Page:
One of the candidate defendants in the lawsuit makes it clear that this is not about technicalities surrounding the petition. It is about city leaders paying attention to the citizens they supposedly represent.
I have stayed somewhat aloof from all of the wrangling surrounding the public works facility. I did not sign the petition, nor have I offered support to any candidate for a city leadership position. The U.S., its states, and local governments operate under a republican form of government. The Founders intended this to prevent or at least ameliorate the worst government abuses.
The founders recognized the folly in democratic forms of government, which tend to lead to tyranny of the majority. In general, it seems to me that creating public policy by popular vote of the citizenry tends to produce far worse policy than political deal making among elected politicians.
But I also believe that citizens have a right to petition their government for redress of grievances. They have a right to be heard by those elected to represent them. In a republic, elected officials are the servants of the people, not vice versa.
In this particular case, the petitioners are simply asking that those that will have to pay increased taxes for the $10 million bond be allowed to vote up or down on the matter. The petitioners are in no way assured of what the outcome of such a vote would be. They just want the taxpayers to have a more direct say in the matter.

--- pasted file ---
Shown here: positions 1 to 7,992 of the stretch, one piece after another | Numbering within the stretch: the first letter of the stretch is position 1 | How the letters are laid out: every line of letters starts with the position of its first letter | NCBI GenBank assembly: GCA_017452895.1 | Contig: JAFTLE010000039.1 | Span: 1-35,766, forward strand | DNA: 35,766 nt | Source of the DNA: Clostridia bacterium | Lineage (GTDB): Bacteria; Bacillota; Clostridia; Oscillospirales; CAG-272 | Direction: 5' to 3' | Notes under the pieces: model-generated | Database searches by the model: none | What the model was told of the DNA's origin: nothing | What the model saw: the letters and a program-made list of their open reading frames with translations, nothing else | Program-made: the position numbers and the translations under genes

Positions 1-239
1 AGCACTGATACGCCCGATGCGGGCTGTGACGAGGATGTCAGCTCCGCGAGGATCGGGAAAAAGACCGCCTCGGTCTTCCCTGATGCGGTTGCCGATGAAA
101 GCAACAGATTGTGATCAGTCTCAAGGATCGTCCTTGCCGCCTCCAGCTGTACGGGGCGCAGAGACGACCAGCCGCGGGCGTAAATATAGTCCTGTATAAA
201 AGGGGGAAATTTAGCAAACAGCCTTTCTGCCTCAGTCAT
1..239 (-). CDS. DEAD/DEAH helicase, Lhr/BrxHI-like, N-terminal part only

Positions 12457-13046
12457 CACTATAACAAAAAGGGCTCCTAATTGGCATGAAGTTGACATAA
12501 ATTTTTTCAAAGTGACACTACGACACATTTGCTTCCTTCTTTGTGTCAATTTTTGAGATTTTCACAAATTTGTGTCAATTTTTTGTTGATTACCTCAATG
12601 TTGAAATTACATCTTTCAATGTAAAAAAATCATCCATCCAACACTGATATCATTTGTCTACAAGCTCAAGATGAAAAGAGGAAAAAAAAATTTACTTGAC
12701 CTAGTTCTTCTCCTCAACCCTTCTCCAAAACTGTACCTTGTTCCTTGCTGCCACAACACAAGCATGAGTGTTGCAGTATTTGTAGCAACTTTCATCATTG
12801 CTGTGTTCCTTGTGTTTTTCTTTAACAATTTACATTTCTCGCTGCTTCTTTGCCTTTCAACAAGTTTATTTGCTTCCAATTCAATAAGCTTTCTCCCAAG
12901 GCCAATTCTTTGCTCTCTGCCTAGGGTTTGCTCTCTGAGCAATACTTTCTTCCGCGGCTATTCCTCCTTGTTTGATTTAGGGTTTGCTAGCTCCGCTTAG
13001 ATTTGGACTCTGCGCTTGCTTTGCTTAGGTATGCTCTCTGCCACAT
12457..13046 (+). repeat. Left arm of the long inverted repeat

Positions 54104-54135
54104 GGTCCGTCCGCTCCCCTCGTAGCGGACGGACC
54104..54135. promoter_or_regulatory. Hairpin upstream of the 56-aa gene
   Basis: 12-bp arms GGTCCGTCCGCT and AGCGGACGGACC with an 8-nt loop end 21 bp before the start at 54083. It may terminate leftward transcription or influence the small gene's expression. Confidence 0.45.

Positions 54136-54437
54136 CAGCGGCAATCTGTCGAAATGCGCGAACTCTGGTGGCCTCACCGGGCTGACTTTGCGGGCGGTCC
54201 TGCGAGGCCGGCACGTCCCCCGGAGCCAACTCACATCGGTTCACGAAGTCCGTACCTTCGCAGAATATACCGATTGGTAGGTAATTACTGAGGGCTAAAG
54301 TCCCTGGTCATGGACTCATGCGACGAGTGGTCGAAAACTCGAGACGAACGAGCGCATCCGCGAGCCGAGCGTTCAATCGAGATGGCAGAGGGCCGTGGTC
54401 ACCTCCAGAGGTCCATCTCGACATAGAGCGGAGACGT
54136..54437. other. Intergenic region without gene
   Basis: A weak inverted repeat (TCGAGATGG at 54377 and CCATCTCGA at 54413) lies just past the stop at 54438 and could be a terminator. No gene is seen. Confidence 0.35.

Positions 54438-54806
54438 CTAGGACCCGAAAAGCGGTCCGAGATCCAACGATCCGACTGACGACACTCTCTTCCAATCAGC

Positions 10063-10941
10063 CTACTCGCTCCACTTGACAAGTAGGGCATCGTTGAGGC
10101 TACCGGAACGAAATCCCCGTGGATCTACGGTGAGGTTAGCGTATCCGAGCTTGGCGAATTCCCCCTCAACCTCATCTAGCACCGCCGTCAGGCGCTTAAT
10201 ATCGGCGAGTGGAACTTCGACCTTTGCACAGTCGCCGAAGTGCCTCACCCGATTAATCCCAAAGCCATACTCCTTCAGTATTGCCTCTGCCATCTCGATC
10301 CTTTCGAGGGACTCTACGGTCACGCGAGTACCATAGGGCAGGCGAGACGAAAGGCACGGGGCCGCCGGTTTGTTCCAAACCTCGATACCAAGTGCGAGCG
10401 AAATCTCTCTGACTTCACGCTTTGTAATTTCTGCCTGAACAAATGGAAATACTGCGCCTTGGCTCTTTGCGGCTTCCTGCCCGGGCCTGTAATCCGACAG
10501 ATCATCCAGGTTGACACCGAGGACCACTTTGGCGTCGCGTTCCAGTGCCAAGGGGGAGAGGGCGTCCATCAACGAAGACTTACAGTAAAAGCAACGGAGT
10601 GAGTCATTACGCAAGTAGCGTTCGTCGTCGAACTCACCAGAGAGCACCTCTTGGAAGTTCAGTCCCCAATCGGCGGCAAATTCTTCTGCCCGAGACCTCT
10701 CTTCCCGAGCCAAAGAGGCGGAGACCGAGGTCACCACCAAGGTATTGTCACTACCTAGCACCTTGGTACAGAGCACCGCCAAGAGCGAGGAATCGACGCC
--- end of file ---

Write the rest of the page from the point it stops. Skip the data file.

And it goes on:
Any lawyer worth his salt should be able to find technical fault with any public petition. That's really not the issue here. The issue is whether one-third of the city's voters should be ignored. Any city leader that demonstrates such an attitude deserves to be booted out of office.
Frankly, the city's actions smack of abuse of power. Whether the elected officials and city employees involved see it this way or not, they should recognize how it looks to the public at large.
Three city council seats are up for election this fall. The primary is less than a month away. It will be interesting to see how the incumbents fare. They have just handed a motivated opposition an issue that will be fire in the belly for the opposition's supporters. They have elevated two challenging candidates to celebrity status.
I note that four years ago when the city held a primary election for these same three council seats, only 918 voters bothered to show up. If the petition sponsors can leverage a goodly portion of the 3,000 voters that signed the petition, they should have no problem ousting the incumbent council members.
Since city leaders are treating the petitioners like their opinions are unimportant, the best avenue left to them is at the ballot box. Ousting council incumbents would send a strong message to the remaining city leadership. It may be the only message they can understand at this point.
I may be miscalculating the level of ire among voters. In fact, the most likely scenario would be for the primary election to draw only marginally more voters than did the primary election of four years ago. It is also likely that the broad field of challengers will dilute the opposition vote enough to allow the incumbents to prevail. Much will come down to how well the challengers leverage this situation to their benefit.
Despite the fact that I count two of the incumbent council members as personal friends, I have to say that I would like to see all three incumbents lose in the primary election. It seems to me that our city leadership needs to be taught a lesson that cannot be ignored.